Michigan regulators suspended the license of Ann Arbor social worker Jo Benson.
From the December, 2020 issue
"We count on our licensees to interact with the public with honesty and integrity," wrote Orlene Hawks, director of the state Department of Licensing and Regulatory Affairs (LARA) in a press release. "When they don't, we must move quickly to make sure that the public is protected from those who don't follow the law."
Benson's license was suspended for "deceptive advertising": she had promoted herself as a fully licensed therapist when she had only a "limited" license requiring her to work under supervision. But the action was hardly quick--a former colleague first warned LARA about her in March. And Hawks did not explain why Benson was granted a license in Michigan just three months after surrendering her license in Oregon--for the same offense.
In Oregon, she was known as Emily Clark--and as a serial cheater in marathon races ( "The Reinvention of a Therapist," June 2020). The name change doesn't explain how she slipped past Michigan regulators, though, because she applied as Clark and only later told the board she'd changed it.
The new name did mask her checkered history from prospective clients. As Benson, she promoted herself online as a private practice therapist in Ann Arbor, working with abuse and trauma survivors and women who'd been shamed for body size.
The ease with which she escaped her disgrace in Oregon dismayed Wayne Scott, who supervised her there until discovering her deceptions about credentials. In May, he told the Observer that to get a full Michigan license "she would have had to have submitted paperwork signed by me (which she couldn't possibly have gotten)."
Benson apparently bypassed that obstacle by applying for yet another limited license--and once again flouting its requirements. Benson did try at least once to get a supervisor--but that suburban Detroit therapist, who asked not to be identified, told the Observer that Benson led her to believe "that this supervision was for additional hours required due to issues with the license transfer and
that she was already a fully-licensed clinician in Portland." After reading our story, she ended the arrangement.
"I feel very shocked that this was so well hidden," said the therapist. "I value transparency working with clients and survivors and hope this level of secrecy is, one day, not an option in our licensing system."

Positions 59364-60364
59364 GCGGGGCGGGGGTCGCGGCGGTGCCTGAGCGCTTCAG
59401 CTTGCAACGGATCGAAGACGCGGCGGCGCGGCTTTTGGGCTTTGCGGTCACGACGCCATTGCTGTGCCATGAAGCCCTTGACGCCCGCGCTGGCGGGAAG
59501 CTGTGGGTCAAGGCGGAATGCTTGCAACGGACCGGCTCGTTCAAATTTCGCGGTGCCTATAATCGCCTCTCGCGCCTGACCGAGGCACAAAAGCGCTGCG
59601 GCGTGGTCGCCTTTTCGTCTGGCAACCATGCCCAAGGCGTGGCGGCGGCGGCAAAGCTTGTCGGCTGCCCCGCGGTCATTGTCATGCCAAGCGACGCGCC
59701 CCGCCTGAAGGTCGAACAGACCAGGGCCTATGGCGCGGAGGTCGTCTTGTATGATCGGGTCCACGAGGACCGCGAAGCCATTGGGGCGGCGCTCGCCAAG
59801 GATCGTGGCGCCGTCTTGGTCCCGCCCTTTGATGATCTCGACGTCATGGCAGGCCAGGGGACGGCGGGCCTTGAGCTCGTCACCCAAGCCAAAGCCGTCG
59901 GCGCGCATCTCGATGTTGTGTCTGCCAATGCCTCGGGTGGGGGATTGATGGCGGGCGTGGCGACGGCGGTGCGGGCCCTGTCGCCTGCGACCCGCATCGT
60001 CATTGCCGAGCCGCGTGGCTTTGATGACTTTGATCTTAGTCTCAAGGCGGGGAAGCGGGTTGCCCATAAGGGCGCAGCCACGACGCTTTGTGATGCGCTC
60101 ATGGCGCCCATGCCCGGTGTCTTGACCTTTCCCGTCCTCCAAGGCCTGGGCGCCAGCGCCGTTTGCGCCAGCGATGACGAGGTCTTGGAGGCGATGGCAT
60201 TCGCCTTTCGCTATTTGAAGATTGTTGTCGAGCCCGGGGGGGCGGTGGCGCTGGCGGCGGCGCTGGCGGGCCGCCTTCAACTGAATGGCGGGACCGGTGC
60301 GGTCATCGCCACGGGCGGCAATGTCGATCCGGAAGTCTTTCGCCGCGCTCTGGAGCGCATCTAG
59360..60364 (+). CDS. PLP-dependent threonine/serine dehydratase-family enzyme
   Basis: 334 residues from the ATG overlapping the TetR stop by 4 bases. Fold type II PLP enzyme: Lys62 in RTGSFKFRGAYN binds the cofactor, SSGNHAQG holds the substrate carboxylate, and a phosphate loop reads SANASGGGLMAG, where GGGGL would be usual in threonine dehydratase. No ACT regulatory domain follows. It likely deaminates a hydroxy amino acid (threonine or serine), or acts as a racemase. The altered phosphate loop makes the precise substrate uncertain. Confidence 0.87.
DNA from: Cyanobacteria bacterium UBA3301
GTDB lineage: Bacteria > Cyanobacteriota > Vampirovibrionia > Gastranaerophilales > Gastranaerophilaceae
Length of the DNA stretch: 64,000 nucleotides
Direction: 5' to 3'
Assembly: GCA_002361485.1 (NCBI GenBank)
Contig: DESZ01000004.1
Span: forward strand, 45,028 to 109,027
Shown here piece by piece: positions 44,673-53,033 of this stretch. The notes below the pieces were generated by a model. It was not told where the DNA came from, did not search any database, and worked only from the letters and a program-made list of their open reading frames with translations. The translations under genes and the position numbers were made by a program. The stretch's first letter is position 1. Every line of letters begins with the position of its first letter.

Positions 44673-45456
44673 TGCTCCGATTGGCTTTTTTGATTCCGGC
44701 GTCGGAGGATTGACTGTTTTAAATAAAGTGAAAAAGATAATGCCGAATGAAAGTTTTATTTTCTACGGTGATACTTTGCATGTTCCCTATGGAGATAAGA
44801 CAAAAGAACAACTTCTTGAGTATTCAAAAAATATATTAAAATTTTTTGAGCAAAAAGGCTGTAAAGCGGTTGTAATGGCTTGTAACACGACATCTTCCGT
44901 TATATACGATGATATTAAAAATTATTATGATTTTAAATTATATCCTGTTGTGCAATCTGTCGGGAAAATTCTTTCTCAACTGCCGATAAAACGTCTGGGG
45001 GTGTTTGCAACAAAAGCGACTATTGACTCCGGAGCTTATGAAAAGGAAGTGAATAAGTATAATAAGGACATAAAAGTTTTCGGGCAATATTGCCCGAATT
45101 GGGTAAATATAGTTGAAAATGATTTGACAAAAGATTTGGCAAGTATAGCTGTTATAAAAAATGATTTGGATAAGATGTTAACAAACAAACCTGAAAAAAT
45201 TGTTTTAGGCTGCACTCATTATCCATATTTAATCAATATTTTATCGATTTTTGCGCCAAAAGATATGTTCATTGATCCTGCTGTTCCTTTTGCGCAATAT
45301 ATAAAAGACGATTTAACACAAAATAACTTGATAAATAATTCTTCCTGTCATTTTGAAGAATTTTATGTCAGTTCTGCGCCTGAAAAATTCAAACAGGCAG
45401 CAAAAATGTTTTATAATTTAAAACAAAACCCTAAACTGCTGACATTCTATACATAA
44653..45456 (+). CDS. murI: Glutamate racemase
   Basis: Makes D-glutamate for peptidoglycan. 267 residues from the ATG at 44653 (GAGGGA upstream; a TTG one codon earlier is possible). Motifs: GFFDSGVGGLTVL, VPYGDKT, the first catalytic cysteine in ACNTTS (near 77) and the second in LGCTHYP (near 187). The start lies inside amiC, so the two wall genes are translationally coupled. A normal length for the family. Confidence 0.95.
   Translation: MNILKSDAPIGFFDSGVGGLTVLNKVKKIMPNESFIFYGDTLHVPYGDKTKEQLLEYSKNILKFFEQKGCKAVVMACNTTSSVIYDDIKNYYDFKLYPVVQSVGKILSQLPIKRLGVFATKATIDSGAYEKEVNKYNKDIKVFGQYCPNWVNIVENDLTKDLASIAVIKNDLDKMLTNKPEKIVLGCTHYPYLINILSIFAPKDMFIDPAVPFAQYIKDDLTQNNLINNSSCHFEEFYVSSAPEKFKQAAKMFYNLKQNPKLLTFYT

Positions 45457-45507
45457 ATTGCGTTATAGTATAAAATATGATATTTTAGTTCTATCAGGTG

In comments on the online version of the article, social workers and former clients expressed alarm that she was still allowed to practice. One client said the therapist had told her a sexual assault she'd experienced was her fault because she was overweight. But even as Scott and another former boss in Oregon, Andrew White, repeatedly complained to LARA, the department's online database gave no warning of any problems. White says he was told that "her license shows as clean since there were no 'formal complaints' against her ... I wrote back asking why the four complaints I filed were not 'formal complaints.'"
White ended up doing some of the board's investigative work for them. In July, he sent the Michigan board Clark's Oregon license surrender paperwork. "The investigator I talked to said they had never seen it (even though I had sent it to the board months before)," he emailed.
Despite the suspension, as the Observer went to press Benson continued to promote "shame, anxiety & body liberation for all" on her Instagram account, all.your.truth. On the account, which claims 1,363 followers, she endorses "117% Health at Every Size" (HAES) and calls for a stop to "diet culture or victim blaming BS."
In an Instagram video, she says she loves being a therapist and will continue her practice while taking graduate public health courses at U-M because its program is HAES-friendly. The university registrar's office confirms that she's enrolled there.
Oregon's regulators took even longer than Michigan's to act: White first complained about Clark more than three years before she surrendered her license to end an investigation there. He believes the states' slow response is "indicative of how we don't treat mental health as seriously as physical health."
Though state licensing boards are charged with protecting the public, they "allowed this to go on for quite some time, even with direct evidence of misdeed," he says. "I don't really understand how they allowed that to happen."
[Originally published in December, 2020.]
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